I’m in Ohio, so I suppose it’s reasonable I’m having angsty, existential thoughts to accompany the bleak, flat landscape surrounding me. This and I’ve been thinking after several my friends who have recently lost close family members. I’ve been wondering what it means to hold onto something given how fragile life can be. Should we hold tighter or lessen our grip? How do we decide where to put our energy, time and treasure? Do we lean into each other for support or go it alone?
The humanistic psychologist Fritz Perls writes about these pushes and pulls we feel toward and away from intimacy. Essentially, we all have this drive to draw others close. We hold on for dear life, pushing back the anxiety and panic when these connections begin to inevitably ebb and flow; when things fall short of our expectations. And then, at the same time, we push others away and distance ourselves for protection. We understand no one stays forever. We relax our hold on our possessions, realizing they are a façade; a dream. Nothing lasts, nothing remains.
I think how tenuous these connections can be and wonder how we define ourselves with our possessions, relationships, experiences, children, family… pets. How do these connections provide fortification against the void? And…how does this help when we become sentient, realizing these are illusions we cast in vain to resist the terror of lonesomeness? Despite the Matrix telling us it’s juicy and delicious, the steak doesn’t exist.
And yet—the more I touch this idea, the more I am reminded of how I cherish these comforts and relationships that surround me. How good it feels to have friends and family who worry after me, take care of me and love me.
As I was visiting Pittsburg to teach yesterday, I stumbled onto a showing of the musical The King and I. I wasn’t drunk or anything, it was just one of those stumblings where I ended up at the door of the theatre about ten minutes to showtime. I hadn’t seen the play before, and while I like musicals, I wasn’t 100% sure about this one. But it felt like kismet, so I bought a ticket.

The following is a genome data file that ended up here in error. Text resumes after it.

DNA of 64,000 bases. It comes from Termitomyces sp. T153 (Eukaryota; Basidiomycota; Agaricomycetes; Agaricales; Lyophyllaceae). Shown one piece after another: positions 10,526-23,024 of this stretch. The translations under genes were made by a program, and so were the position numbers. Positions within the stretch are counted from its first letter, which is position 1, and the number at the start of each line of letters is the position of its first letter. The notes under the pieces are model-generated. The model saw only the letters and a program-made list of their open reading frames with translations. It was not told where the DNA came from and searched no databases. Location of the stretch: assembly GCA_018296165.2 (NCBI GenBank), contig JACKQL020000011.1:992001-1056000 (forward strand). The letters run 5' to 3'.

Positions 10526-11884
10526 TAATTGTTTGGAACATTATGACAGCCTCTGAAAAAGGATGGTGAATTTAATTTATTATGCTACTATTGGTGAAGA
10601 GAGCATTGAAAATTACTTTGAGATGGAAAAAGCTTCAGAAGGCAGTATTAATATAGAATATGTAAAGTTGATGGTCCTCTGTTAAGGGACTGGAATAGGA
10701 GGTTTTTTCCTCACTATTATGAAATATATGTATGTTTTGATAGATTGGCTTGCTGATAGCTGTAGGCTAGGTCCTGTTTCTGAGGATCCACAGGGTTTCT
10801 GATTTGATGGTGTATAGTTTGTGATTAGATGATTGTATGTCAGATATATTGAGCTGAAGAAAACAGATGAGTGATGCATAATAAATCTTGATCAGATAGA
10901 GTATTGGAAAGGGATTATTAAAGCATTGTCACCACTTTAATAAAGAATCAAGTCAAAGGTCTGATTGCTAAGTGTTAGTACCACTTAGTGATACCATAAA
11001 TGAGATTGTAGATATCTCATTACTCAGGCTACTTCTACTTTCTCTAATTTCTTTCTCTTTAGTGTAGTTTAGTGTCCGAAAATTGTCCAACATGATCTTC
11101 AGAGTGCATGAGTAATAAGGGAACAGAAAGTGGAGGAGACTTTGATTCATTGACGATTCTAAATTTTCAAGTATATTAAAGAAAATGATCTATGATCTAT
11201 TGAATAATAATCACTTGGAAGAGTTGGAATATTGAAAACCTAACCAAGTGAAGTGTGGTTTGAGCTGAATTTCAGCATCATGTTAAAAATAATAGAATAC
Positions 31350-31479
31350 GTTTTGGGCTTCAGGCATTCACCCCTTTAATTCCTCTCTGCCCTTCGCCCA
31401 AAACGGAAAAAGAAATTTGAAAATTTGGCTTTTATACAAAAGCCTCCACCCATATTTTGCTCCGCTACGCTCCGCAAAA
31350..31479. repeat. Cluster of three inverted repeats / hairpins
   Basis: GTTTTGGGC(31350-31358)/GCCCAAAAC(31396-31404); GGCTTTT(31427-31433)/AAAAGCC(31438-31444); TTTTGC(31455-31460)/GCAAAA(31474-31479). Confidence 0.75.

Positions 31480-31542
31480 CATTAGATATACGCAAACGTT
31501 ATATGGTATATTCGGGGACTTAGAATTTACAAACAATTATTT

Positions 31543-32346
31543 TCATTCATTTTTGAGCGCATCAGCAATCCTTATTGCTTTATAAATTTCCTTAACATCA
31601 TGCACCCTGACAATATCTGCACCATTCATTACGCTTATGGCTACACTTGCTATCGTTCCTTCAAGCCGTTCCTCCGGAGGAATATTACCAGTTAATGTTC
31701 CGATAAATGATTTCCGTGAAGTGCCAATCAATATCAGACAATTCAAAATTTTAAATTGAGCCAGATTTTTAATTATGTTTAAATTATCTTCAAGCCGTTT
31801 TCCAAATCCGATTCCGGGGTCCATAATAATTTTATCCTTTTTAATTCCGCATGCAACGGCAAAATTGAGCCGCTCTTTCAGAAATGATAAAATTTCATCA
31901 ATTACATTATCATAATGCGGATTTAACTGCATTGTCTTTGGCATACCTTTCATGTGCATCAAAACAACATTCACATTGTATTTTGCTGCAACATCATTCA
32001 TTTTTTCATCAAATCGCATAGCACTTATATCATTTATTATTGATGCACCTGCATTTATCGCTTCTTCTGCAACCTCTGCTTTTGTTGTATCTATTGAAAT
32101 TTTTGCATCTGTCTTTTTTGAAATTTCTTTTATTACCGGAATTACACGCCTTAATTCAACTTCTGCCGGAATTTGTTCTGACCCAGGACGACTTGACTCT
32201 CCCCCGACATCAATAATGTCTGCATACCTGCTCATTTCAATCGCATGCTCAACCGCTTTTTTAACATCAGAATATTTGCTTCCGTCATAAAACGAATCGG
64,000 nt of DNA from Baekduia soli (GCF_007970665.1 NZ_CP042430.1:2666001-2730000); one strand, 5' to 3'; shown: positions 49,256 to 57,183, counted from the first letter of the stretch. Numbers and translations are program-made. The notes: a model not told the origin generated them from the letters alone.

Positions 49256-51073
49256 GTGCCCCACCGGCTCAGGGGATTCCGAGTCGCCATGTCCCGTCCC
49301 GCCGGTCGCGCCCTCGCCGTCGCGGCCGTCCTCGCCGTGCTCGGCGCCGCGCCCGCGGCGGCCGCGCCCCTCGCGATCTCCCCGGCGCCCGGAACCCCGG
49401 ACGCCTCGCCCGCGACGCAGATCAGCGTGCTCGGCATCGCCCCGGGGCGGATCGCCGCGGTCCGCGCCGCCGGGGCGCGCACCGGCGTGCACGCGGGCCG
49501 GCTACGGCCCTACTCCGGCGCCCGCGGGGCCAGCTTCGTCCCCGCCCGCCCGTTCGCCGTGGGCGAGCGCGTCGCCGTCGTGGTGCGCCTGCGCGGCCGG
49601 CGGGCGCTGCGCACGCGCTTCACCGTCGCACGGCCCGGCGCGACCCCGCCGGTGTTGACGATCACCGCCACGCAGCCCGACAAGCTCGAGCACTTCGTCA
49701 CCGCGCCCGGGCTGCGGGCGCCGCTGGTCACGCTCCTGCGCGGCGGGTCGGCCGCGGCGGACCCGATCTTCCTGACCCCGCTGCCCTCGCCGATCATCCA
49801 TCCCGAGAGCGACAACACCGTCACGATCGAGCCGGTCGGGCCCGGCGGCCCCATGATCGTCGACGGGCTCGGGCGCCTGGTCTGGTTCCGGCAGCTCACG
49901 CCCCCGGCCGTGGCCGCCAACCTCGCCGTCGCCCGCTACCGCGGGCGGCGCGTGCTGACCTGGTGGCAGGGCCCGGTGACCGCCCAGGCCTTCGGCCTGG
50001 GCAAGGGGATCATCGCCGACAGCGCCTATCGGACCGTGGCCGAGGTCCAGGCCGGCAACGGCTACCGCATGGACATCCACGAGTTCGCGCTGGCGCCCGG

And I liked it. I liked the newness of it and how the songs and performances floated around my head today. I kept coming back to lyrics of the song Puzzlement.
When I was a boy, world was better spot
What was so was so, what was not was not
Now, I am a man, world have changed a lot
Some things nearly so, others nearly not
Neither of these extremes offers a solution. As I cling too closely to what I know, what I’ve been taught; it falls short. As I choose nothing and avoid possession; I feel alone.
And yet…when I reach out, am I holding onto the ghosts of my desires? Grasping at something ethereal and transient? I just don’t know.
But maybe that’s ok. Like so many things in life, perhaps the answer falls in the middle. We should love, but not so deeply we lose ourselves. We should enjoy our possessions, but not so much they end up possessing us.
But ultimately, it remains a puzzlement.
For me, I’ll keep trying to find that sense of balance. I’ll try to hold the things I love and understand possession(s) and experiences are temporary; as life is temporary.
And yet, there is this temptation to embrace the melancholy in this line of thinking.
But for now, I resist.
I will try to be mindful and hold tight to the freedom that comes from being present in the moment; the freedom that comes from drifting with the river.
But ultimately, it reamins a puzzlement.
My flask is filled with….et cetera, et cetera, et cetera….